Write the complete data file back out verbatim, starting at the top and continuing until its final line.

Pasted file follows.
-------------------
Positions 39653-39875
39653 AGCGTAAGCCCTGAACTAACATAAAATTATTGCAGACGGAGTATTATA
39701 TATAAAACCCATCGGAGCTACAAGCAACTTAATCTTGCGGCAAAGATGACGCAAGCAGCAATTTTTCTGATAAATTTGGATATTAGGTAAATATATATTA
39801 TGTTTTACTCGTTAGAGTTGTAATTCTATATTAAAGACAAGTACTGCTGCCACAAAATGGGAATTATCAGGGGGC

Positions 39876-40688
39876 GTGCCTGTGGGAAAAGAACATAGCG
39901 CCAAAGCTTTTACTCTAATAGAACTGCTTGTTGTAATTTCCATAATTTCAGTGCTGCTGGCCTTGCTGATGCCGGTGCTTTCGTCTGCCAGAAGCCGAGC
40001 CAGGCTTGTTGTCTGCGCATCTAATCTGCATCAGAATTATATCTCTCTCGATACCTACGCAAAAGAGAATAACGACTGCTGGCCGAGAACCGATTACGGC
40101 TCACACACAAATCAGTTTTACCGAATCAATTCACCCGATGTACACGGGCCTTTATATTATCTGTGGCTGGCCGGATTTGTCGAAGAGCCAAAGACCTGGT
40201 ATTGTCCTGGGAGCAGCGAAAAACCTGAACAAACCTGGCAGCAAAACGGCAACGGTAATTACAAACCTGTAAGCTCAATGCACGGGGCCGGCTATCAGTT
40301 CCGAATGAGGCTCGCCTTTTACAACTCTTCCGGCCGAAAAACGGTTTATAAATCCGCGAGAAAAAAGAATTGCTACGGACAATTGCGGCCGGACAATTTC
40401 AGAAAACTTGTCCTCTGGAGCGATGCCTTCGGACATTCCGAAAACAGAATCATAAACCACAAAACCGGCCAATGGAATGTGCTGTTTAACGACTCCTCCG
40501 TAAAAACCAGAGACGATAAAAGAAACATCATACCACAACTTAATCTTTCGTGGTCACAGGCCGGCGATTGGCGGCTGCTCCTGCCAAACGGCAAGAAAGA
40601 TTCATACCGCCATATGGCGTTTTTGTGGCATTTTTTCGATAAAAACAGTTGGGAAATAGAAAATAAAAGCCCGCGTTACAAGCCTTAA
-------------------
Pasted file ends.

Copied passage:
Positions 39653-39875
39653 AGCGTAAGCCCTGAACTAACATAAAATTATTGCAGACGGAGTATTATA
39701 TATAAAACCCATCGGAGCTACAAGCAACTTAATCTTGCGGCAAAGATGACGCAAGCAGCAATTTTTCTGATAAATTTGGATATTAGGTAAATATATATTA
39801 TGTTTTACTCGTTAGAGTTGTAATTCTATATTAAAGACAAGTACTGCTGCCACAAAATGGGAATTATCAGGGGGC

Positions 39876-40688
39876 GTGCCTGTGGGAAAAGAACATAGCG
39901 CCAAAGCTTTTACTCTAATAGAACTGCTTGTTGTAATTTCCATAATTTCAGTGCTGCTGGCCTTGCTGATGCCGGTGCTTTCGTCTGCCAGAAGCCGAGC
40001 CAGGCTTGTTGTCTGCGCATCTAATCTGCATCAGAATTATATCTCTCTCGATACCTACGCAAAAGAGAATAACGACTGCTGGCCGAGAACCGATTACGGC
40101 TCACACACAAATCAGTTTTACCGAATCAATTCACCCGATGTACACGGGCCTTTATATTATCTGTGGCTGGCCGGATTTGTCGAAGAGCCAAAGACCTGGT
40201 ATTGTCCTGGGAGCAGCGAAAAACCTGAACAAACCTGGCAGCAAAACGGCAACGGTAATTACAAACCTGTAAGCTCAATGCACGGGGCCGGCTATCAGTT
40301 CCGAATGAGGCTCGCCTTTTACAACTCTTCCGGCCGAAAAACGGTTTATAAATCCGCGAGAAAAAAGAATTGCTACGGACAATTGCGGCCGGACAATTTC
40401 AGAAAACTTGTCCTCTGGAGCGATGCCTTCGGACATTCCGAAAACAGAATCATAAACCACAAAACCGGCCAATGGAATGTGCTGTTTAACGACTCCTCCG
40501 TAAAAACCAGAGACGATAAAAGAAACATCATACCACAACTTAATCTTTCGTGGTCACAGGCCGGCGATTGGCGGCTGCTCCTGCCAAACGGCAAGAAAGA
40601 TTCATACCGCCATATGGCGTTTTTGTGGCATTTTTTCGATAAAAACAGTTGGGAAATAGAAAATAAAAGCCCGCGTTACAAGCCTTAA